- The theory behind “runner’s face” is that repeated bouncing/pulling of the face during vigorous running can result in a saggy face
- Experts are split in their opinion on whether runner’s face is a real thing
- Coupled with knee issues and risk of runner’s face, I’ve given up running for good
I’ve loved running for most of my life. Nothing too strenuous, but a 30-minute to an hour run/walk combo has been one of my staple workouts for as long as I can remember. I love that feeling of blood pumping through my body, and coupled with good music, there’s nothing more energizing – I guess that’s why they call it a runner’s high?
Recently though, a few things have popped up that have made me virtually give up running. One of them is just standard knee issues, but the more interesting reason is fear of “runner’s face.” Yup - I’m afraid running will sag my face. The last time I was in Seoul, my sister sternly warned me against any running and listed a bunch of female celebrities known for their youthful look in Korea who apparently have publicly disclosed that they never run for this reason.
The theory behind “runner’s face” is basically that the repeated bouncing or pulling down of the face coupled with fat loss in this area that happens during vigorous running can result in a saggy face. Could this be true? I had to admit, I did feel this bouncing and pulling sensation when I ran. I assumed it was a good thing though. Wouldn’t more blood pumping through my face result in better circulation and my face muscles perhaps even getting a work out? Or was it something that was actually ruining all of my skincare efforts? I had to investigate.
Surprisingly enough, I found a ton of existing information out there already on this. And like most other topics related to skincare, there’s doesn't seem to be a clear answer all the experts agree on. There were some doctors saying that this definitely was a thing so people over a certain age should stay away from vigorous running. Then there were a bunch of other experts saying this was a myth, and any bad skin runners had was more likely the result of exposure to the sun during running, or smoking and other causes.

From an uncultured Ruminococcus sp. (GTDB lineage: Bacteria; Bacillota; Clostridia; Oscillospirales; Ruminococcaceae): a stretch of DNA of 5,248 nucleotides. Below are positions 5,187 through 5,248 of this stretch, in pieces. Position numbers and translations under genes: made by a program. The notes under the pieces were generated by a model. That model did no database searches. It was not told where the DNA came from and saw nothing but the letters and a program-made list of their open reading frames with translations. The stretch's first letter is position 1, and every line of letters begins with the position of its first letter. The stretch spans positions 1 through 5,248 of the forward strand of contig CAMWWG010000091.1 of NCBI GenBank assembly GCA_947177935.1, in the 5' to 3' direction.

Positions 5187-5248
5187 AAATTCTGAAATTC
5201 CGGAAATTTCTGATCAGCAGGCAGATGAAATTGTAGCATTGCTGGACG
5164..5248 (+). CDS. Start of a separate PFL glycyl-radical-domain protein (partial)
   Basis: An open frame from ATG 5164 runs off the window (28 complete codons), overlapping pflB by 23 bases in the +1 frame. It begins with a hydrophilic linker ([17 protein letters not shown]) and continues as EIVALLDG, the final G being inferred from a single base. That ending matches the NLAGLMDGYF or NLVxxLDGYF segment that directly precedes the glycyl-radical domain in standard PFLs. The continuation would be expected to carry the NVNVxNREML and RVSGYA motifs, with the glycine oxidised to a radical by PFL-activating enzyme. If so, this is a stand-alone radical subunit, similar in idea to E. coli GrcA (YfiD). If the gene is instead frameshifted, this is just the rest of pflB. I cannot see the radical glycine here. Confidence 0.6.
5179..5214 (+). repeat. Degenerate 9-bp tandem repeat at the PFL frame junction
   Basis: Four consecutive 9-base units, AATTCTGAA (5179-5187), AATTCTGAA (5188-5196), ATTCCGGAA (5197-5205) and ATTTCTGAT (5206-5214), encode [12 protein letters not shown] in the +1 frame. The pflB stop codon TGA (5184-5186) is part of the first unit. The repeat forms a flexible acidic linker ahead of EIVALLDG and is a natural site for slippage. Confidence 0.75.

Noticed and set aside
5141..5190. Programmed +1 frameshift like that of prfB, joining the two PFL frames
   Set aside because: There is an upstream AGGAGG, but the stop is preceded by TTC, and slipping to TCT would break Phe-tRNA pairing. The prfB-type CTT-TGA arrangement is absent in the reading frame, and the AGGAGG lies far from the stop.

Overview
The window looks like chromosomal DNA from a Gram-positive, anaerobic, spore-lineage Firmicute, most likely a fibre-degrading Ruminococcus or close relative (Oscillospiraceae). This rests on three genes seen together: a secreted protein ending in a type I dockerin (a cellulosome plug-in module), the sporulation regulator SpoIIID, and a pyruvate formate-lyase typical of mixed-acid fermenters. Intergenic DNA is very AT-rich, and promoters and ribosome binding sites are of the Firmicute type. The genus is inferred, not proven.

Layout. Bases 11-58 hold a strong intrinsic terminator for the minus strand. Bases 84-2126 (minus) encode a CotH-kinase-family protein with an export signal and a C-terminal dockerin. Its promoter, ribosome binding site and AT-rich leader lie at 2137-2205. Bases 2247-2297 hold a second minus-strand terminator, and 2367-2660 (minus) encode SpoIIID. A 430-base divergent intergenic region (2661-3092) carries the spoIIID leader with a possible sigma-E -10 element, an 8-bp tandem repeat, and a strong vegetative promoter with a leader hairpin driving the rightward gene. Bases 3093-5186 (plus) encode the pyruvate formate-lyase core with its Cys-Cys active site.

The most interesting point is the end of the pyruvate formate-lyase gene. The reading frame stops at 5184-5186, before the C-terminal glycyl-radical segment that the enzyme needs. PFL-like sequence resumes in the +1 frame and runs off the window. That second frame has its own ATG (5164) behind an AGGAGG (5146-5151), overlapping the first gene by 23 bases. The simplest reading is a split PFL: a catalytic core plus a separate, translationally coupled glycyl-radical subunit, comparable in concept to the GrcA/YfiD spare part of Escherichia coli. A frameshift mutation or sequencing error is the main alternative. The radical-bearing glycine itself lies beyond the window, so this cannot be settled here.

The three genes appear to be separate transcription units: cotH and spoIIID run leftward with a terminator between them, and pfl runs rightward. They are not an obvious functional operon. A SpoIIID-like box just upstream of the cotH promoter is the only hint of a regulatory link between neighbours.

I had to ask Dr. Yoon what he thought. His answer, "there is no conclusive study on the relationship between long runs and skin, and there are many factors to consider, making it difficult to analyze. Inferring from the existing data though, certain levels of exercise helps the skin, but excessive exercise can damage the skin by causing oxidative stress. Especially as we get older, skin becomes less resilient so this could be something to watch out for."
All in all, it seems as long as you are meticulous about applying sunscreen properly or run indoors on a treadmill, and don’t run for over an hour in a strenuous way more than 3-4 times a week, you should be fine. Especially considering all the positive effects of running, depending on your personal situation, maybe even more gain than loss.
Having said that, I have to be honest – I think I’m done with running. This was kind of the last straw for me. Now whenever my face bounces up and down during running, I feel like I need a face bra or something to stop the sagging. Especially coupled with my knee issues, whether it’s all in my head or true, it just isn’t worth it.
I still run maybe 3-5 minutes a day 3-4 times a week since running is incorporated into most of the workouts I do. If I were somewhere with amazing scenery, I could imagine going for a light 30-minute jog or something too. But the days of hour-long runs just for the sake of working out are over for me. So many other fun workouts out there anyways, I don’t think I’ll really miss running…and why take the risk of ruining my skin!